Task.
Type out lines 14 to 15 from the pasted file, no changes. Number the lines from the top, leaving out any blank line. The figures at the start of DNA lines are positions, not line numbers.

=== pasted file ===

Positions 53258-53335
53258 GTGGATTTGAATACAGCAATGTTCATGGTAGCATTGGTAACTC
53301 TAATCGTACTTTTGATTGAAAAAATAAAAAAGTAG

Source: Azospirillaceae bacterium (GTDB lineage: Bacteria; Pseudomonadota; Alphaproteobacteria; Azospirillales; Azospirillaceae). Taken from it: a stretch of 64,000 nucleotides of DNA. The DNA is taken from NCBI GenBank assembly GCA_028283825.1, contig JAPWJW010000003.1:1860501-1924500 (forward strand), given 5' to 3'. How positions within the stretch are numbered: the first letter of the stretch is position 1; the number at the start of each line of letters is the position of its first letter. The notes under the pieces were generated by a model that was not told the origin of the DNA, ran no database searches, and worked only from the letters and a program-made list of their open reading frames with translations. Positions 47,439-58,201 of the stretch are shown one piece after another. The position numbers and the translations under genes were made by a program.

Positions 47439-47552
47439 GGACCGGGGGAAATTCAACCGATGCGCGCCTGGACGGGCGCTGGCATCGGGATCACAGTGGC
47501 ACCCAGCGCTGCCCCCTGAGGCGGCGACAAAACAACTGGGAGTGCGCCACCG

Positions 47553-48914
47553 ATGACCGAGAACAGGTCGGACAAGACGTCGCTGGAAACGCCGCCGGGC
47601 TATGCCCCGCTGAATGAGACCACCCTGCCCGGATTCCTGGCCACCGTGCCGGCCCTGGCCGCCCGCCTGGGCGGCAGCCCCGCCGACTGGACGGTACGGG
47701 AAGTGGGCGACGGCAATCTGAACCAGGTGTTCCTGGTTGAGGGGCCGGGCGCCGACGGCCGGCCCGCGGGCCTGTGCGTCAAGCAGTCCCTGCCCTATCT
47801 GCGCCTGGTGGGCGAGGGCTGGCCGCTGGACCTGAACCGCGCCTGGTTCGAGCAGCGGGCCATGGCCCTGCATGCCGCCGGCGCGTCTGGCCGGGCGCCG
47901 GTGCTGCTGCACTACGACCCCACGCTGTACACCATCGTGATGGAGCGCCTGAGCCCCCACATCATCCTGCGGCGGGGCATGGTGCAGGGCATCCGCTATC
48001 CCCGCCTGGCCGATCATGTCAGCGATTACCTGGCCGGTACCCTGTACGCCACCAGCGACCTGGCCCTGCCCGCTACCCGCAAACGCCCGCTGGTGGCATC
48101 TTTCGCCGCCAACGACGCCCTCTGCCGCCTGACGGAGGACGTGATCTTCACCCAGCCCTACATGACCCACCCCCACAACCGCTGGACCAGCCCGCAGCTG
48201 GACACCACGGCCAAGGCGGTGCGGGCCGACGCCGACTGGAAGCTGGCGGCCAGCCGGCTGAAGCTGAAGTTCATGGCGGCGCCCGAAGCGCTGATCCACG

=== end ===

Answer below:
48001 CCCGCCTGGCCGATCATGTCAGCGATTACCTGGCCGGTACCCTGTACGCCACCAGCGACCTGGCCCTGCCCGCTACCCGCAAACGCCCGCTGGTGGCATC
48101 TTTCGCCGCCAACGACGCCCTCTGCCGCCTGACGGAGGACGTGATCTTCACCCAGCCCTACATGACCCACCCCCACAACCGCTGGACCAGCCCGCAGCTG